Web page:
Decades of deregulation allowed reckless and greedy Wall Street banks and financiers to capsize the global economy in 2008. The consequences of their actions, the Great Recession they caused, and the limitations and failures of the public policy response was long-lasting economic pain for most people — and for people of color to an even greater extent — with rising unemployment and poverty and a loss of household wealth, income, and homeownership.
The following charts show those losses for most families as well as the fact that the very richest recovered more quickly and have captured the lion’s share of the economic gains over the past 10 years. Big banks and wealthy investors have been able to seize a greater share of U.S. income and wealth at the expense of middle- and lower-income families.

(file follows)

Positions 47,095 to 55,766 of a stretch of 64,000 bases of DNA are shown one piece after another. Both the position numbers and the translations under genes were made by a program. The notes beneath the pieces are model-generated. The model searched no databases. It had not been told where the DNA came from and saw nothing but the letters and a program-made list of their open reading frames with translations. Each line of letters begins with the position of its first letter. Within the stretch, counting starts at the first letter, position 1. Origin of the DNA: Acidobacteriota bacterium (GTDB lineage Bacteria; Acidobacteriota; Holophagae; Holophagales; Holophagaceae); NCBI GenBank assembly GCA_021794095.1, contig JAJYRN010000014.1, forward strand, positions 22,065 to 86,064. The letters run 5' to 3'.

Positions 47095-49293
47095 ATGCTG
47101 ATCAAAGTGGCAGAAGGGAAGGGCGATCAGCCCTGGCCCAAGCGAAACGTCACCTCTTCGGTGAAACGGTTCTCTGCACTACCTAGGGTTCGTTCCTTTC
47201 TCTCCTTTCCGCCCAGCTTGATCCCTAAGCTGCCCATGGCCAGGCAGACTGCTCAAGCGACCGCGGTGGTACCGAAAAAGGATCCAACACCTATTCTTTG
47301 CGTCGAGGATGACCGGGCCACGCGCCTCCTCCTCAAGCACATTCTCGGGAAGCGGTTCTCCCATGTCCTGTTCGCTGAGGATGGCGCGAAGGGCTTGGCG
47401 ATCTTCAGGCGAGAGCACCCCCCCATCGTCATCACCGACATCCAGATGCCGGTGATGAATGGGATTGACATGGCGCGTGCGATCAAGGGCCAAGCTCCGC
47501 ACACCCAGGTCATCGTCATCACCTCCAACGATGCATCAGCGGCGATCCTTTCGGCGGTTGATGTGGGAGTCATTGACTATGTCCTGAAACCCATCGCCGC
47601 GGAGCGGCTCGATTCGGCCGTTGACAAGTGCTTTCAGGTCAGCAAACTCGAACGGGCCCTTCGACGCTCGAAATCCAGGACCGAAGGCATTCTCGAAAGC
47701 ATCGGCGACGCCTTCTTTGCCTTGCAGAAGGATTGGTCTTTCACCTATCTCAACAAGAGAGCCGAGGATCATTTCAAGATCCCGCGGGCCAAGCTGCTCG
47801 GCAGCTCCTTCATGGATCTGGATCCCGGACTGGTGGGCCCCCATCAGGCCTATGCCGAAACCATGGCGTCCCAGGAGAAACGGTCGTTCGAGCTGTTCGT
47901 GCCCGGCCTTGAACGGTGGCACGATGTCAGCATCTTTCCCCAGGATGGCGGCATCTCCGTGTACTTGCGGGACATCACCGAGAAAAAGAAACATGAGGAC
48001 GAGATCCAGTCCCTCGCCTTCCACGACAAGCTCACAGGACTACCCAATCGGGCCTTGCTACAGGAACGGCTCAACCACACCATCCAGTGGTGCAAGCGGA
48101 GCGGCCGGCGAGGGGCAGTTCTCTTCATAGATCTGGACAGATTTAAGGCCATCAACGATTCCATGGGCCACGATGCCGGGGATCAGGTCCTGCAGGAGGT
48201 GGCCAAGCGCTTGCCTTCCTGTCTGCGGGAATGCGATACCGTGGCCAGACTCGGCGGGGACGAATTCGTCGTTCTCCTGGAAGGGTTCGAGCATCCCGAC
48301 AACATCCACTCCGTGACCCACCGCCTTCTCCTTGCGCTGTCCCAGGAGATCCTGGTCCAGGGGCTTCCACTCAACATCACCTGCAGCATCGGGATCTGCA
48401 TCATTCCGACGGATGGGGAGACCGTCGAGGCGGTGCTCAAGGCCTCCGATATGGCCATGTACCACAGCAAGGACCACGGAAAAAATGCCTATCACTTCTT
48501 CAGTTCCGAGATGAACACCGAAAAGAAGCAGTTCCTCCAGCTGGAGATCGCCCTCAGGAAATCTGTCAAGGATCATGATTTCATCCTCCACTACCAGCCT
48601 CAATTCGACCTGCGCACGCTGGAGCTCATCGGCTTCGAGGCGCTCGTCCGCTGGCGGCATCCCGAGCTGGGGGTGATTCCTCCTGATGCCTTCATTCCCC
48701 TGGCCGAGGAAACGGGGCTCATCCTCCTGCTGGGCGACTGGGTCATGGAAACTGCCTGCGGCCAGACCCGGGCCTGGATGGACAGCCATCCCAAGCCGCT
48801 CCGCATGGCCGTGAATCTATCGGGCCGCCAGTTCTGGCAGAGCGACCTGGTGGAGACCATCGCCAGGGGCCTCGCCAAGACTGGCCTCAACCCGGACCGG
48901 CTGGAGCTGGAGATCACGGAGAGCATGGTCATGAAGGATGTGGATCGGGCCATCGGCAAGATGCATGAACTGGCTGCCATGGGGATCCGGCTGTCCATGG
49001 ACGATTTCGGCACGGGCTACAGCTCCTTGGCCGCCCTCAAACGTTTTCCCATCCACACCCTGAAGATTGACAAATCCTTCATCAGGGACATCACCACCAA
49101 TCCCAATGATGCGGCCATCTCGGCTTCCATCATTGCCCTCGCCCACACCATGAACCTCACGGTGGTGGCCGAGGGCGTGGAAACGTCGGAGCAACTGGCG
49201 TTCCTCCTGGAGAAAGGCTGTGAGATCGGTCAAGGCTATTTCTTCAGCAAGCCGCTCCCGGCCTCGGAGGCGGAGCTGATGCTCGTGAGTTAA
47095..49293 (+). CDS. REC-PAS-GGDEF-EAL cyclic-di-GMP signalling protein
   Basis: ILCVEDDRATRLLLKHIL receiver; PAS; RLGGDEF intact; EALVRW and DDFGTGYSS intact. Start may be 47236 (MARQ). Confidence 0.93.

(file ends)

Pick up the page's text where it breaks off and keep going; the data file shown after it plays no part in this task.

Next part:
The Great Recession and the slow recovery reinforced the economic racism that makes it harder for people of color to get ahead. Black and Latinx families faced a protracted economic downturn that was more severe than for average white families. Even a decade later, Black families have not recovered from the economic losses and Latinx families are barely ahead of where they were in 2008. The richest 1 percent of families saw their incomes rise by 27 percent and bank profits rebounded nearly 800 percent over the past decade.